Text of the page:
In proceeding with this agenda the EU would have to be sensitive, empirical, and pragmatic about what the real priorities and the felt needs of stakeholders are, country-by-country. It should be selective and carefully targeted in its choice of programme. In its approach to private sector development the EU should nevertheless be coherent and well coordinated with other actors - local and external - who are pursuing the same objectives. Where private sector development and support for greater competitiveness feature prominently in its cooperation strategies it should, in collaboration with other stakeholders, seek to elaborate private sector development strategies which lend a sense of purpose to individual programmes and projects.

Possible changes in the instruments of cooperation to support an enlarged and refocused policy for encouraging the private sector are discussed in Chapter VI.A below. One approach is to consider, in suitable cases, earmarking a portion of programmable country assistance for the support of private sector development - both through actions to ameliorate the policy and institutional environment and through measures of direct support for enterprises. The private sector could be invited to participate in defining priorities for the use of this envelope of resources.

(b) Supporting public-enterprise restructuring and privatization programmes

Privatization is often one component of the reform measures designed to relaunch investment, create a more competitive environment and build more flexible and diverse economic structures. However, privatization is not a solution per se and it should be possible to adopt a case-by-case approach. The programmes are often complex and difficult to carry out, demanding substantial analytical and administrative capabilities. Technical assistance, in particular in the evaluation of the various options (restructuring, reform of the economic apparatus, etc.) and backup for any social plans required, may provide one possible solution.

With its ability to mobilize the expertise developed by Member States and exploit the experience it has gained across the globe, the EU is well placed to support privatization programmes. Consideration could be given to developing this type of aid in countries where privatization would clearly help attract new private investors and contribute to gains in competitiveness.

(c) Continuing and stepping up support for regional integration

Since the first Lomé Convention, the Community has supported various forms of regional cooperation. In terms of funding, the focal areas have been: transport and communication infrastructure, environment, animal disease control and training. Progressively support has been unified under the general objective of strengthening economic integration. The underlying view is that for the ACP countries regional economic integration is an indispensable step towards their successful integration into the world economy. At the same time the EU has been drawing attention to the negative effects of formulating and implementing economic reform programmes in a purely national context. By now the need to take into account the "regional dimension of adjustment" is generally recognised.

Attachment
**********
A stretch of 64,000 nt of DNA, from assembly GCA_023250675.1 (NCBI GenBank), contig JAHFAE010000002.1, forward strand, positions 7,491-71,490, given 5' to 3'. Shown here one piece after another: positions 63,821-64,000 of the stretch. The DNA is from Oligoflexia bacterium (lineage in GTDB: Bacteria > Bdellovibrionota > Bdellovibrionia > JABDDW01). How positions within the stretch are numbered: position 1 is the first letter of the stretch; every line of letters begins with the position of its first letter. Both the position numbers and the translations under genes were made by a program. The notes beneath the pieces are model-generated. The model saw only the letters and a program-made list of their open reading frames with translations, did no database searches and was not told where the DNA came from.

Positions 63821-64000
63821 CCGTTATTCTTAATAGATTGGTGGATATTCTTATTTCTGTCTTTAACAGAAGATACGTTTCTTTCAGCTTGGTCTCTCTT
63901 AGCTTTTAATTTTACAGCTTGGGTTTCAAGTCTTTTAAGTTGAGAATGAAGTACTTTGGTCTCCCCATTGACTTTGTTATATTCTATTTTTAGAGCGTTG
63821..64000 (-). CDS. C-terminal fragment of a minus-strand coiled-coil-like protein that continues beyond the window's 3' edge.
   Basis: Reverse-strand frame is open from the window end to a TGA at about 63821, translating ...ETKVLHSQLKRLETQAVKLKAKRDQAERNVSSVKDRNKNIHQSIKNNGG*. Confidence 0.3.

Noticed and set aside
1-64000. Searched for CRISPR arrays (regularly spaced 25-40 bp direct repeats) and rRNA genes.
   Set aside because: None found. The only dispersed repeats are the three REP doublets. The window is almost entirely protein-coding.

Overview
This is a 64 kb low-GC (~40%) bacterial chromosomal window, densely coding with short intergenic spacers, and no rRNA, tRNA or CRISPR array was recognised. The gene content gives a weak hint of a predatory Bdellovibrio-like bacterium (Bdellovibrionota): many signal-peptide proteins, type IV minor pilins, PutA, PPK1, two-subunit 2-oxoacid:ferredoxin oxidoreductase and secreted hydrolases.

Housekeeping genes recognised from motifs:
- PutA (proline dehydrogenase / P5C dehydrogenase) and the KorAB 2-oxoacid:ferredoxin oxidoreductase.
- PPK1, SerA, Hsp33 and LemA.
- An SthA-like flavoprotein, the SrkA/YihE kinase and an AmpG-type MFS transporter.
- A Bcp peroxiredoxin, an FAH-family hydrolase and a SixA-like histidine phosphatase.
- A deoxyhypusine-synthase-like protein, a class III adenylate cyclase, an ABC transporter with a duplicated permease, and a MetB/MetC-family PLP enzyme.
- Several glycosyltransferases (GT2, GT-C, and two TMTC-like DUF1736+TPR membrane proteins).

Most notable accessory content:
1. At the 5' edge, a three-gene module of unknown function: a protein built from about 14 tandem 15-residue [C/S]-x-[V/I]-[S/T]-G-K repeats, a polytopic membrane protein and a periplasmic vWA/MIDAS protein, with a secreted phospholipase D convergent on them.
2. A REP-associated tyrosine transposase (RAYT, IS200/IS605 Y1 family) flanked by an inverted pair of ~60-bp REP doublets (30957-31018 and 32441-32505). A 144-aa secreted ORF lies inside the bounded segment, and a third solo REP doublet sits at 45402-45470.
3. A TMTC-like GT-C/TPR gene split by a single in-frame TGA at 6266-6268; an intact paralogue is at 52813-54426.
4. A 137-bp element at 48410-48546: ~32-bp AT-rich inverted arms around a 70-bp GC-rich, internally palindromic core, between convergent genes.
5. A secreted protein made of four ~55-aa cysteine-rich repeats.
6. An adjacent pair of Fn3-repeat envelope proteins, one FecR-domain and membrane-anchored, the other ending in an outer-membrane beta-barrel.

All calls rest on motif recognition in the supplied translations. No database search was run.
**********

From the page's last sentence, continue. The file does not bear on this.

Over the past few years the EU has actively supported several regional organizations, particularly the newly created UEMOA (West Africa) and the newly transformed and enlarged SADC (Southern Africa). Together with three other co-sponsors (African Development Bank, IMF and World Bank), the EU is supporting the Cross-Border Initiative in Eastern and Southern Africa and the Indian Ocean, in which 14 countries are actively participating.

Two important aspects of the CBI should be stressed: involvement of the private sector and coherence of the national and regional policy agenda.

Through its regional indicative programmes the EU supports infrastructural, environmental, health and other initiatives which are of interest to more than one country and which are best conceived and implemented on a regional basis.

In order to improve past performance it is necessary to put support for regional economic integration into a coherent strategy. Taking into account the EU's recent experience, such a strategy should have the following basic components:

  1. capacity building (including technical assistance, training and endogenous research) on the subject of regional economic integration both at the level of regional institutions and national governments;
  2. assistance to the private sector to facilitate restructuring in the larger regional and world market. This would also include improvements in the financial sector to facilitate and secure payments;
  3. support for governments committed to implementing regional integration to cope with transitional effects on budgetary resources (balance of payments or budgetary support, complementary to and fully consistent with national economic adjustment support).

The instruments that are presently available are well suited to supporting such a coherent strategy.

There is another novel way for the EU to promote regional economic integration that needs to be further explored, i.e. through its trade policy. The EU is presently involved in negotiations to achieve a Free Trade Area (FTA) with several (groupings of) developing countries. Because of the influence of the EU in trade matters, the provisions of such FTAs will affect the integration of developing countries into the world economy. There is an opportunity to use these provisions in a way that fosters more regional economic coherence of the developing countries. According to the Commission and Council conclusions of June 1995 on Free Trade Areas, these arrangements should comply with the relevant WTO provisions, and take into account the implications for the Union's common policies and for its main trading partners.